According to Celeste Frye, co-founder and CEO of Public Works Partners, the crisis brought procurement to the attention of skilled employees who had never considered it. As non-procurement personnel stepped up to help their coworkers, many found that they’d stumbled upon a critical and rewarding job. “Existing public employees have seen the essential nature of the work”, Frye said. “[They’ve] gained some critical skills and possibly [grown] interested in pursuing procurement as a longer-term career”.
Small, Local Suppliers Take Charge
Frye, whose firm helps organisations engage stakeholders and develop long-term procurement strategies, thinks it well worth the effort to open one’s mind to new opportunities. Cooperative contracts, for instance, can help public departments and municipalities save money, time, and effort. By joining together with other towns or cities in the region, public procurement teams aggregate their purchasing power and can drive better deals.
These cooperative contracts have the added benefit of advancing equity. Smaller suppliers that struggle to compete with established firms for government contracts can act as subcontractors, helping big suppliers fulfil bits of the project. Once they get their foot in the door, small, local, and disadvantaged suppliers can then leverage that government relationship to take on additional projects.
Especially as governments start to pay attention to procurement resilience, public procurement departments must expand their requests for proposals (RFPs) to take into account innovative solutions and diverse suppliers. According to Frye, Public Works Partners—a certified female-owned firm—has benefitted from local and state requirements that specify diversity.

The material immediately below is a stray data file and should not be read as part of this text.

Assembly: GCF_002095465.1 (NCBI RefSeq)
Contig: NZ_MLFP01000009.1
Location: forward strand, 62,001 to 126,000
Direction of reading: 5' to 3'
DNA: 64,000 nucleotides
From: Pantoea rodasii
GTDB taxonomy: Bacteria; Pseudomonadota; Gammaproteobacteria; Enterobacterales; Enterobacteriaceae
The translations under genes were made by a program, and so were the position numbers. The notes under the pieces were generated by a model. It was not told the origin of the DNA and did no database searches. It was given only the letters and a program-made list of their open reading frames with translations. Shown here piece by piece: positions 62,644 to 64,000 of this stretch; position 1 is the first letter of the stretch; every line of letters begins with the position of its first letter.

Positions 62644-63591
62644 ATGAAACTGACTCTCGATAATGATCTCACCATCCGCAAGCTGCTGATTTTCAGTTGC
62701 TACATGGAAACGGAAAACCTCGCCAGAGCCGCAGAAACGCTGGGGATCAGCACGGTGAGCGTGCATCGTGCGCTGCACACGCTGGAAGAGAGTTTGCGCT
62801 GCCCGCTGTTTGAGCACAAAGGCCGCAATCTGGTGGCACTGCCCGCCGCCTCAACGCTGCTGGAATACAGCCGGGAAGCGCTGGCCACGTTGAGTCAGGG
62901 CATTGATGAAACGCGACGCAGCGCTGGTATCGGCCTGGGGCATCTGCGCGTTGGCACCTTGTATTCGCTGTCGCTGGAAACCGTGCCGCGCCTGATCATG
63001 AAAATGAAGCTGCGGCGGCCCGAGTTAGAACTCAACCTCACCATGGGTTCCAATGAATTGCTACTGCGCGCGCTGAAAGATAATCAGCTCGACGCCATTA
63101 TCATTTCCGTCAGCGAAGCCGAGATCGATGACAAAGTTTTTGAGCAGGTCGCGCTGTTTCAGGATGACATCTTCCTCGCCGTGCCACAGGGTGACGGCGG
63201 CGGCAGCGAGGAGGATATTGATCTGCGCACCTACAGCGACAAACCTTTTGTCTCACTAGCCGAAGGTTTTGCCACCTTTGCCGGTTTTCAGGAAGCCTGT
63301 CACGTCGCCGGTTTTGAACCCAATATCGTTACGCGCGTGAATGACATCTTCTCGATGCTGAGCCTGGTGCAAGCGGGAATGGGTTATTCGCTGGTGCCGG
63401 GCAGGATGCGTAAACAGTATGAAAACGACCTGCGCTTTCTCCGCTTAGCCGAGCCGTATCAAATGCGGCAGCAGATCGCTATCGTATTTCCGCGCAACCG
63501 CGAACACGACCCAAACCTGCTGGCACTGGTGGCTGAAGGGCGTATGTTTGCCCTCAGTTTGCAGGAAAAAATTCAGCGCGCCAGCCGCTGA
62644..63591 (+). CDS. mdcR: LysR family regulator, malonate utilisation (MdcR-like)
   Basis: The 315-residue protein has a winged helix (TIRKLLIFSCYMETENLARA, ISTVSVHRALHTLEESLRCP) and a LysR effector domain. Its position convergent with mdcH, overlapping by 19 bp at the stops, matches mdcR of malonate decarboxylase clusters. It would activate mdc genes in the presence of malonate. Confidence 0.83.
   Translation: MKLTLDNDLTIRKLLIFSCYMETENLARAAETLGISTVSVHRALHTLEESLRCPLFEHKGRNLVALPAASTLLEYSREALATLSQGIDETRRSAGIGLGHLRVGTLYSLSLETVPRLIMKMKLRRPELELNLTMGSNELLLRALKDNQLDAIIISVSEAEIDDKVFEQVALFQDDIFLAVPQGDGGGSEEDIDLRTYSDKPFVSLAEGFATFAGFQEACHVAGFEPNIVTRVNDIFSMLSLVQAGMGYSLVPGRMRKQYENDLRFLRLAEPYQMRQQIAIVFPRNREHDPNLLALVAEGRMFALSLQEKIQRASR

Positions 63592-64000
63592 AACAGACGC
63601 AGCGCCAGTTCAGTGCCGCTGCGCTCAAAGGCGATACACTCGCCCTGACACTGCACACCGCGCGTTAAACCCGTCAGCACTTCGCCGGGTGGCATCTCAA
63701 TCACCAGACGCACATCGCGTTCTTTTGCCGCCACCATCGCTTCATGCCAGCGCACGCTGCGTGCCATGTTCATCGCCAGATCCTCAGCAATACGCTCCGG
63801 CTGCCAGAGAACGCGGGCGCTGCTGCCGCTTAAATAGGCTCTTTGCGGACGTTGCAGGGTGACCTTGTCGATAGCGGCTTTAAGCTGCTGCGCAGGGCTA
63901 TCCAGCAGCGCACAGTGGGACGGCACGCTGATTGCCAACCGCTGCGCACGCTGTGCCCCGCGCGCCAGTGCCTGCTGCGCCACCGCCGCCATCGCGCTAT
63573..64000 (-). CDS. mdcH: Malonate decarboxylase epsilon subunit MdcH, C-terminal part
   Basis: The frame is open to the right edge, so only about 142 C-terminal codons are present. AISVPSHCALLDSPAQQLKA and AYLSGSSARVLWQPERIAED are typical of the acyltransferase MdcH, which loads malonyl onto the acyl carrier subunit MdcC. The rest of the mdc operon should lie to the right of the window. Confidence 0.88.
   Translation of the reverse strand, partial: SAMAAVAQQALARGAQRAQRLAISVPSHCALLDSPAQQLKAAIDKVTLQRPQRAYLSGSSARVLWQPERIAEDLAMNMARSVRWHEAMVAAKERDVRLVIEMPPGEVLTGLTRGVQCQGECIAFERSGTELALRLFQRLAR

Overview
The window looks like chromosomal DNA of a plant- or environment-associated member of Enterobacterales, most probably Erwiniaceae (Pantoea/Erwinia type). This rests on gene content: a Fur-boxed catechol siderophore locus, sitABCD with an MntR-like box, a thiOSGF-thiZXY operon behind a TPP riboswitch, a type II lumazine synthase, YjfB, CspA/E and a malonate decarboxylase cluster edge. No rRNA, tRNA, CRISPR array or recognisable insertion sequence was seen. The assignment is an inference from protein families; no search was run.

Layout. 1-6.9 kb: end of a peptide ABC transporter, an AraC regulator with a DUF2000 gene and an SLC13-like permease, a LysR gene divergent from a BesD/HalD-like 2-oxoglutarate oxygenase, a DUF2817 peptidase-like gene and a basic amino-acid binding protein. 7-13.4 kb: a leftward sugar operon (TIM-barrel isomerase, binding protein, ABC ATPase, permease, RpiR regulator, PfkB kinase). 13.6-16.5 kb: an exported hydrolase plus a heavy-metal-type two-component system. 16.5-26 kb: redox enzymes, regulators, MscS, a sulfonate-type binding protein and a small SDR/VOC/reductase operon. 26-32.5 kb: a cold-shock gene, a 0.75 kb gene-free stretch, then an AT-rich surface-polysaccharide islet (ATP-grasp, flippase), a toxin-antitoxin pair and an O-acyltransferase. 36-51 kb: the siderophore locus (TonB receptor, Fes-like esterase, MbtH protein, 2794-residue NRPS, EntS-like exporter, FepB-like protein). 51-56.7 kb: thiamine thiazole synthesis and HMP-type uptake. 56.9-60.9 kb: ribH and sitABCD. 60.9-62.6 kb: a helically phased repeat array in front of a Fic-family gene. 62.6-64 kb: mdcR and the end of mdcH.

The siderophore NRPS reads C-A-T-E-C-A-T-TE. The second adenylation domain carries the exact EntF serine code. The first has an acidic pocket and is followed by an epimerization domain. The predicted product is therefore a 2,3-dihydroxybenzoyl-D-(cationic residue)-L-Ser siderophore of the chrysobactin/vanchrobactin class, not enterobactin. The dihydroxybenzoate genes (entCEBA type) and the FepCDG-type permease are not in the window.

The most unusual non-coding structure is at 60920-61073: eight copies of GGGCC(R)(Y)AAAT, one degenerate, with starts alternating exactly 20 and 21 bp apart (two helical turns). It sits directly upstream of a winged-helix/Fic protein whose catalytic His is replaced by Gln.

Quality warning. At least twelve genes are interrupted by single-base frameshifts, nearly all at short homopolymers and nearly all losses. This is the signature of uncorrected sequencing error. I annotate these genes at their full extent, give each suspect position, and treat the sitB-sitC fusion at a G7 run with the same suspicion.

Post-Pandemic Funding Swells Procurement Budgets
And the pandemic won’t be the end of it. City governments need to build sustainable energy infrastructure such as solar panels, charging stations, and recycling plants, ensure that masks and medicines are never in short supply, and source new technologies to keep up with cloud and cybersecurity concerns.
Public procurement budgets will likely increase to match demand. As Peter Ware, Partner and Head of Government at Browne Jacobson, explained, “in a non-pandemic world, the [U.K.] government spends on average around £290 billion on outsourced services, goods, and works...anywhere between 10% and 14% of Gross Domestic Product (GDP). Post-pandemic, city procurement will only increase as national governments provide local divisions with emergency funding.
And in truth, government employees might jump at the opportunity. Frye noted that public procurement could give immediate feedback on new programmes: “[Procurement] is where new laws and policies ‘hit the road’ and are implemented”, she said. “Professionals in these fields get the satisfaction of creating real change and seeing quantifiable outcomes of their work”.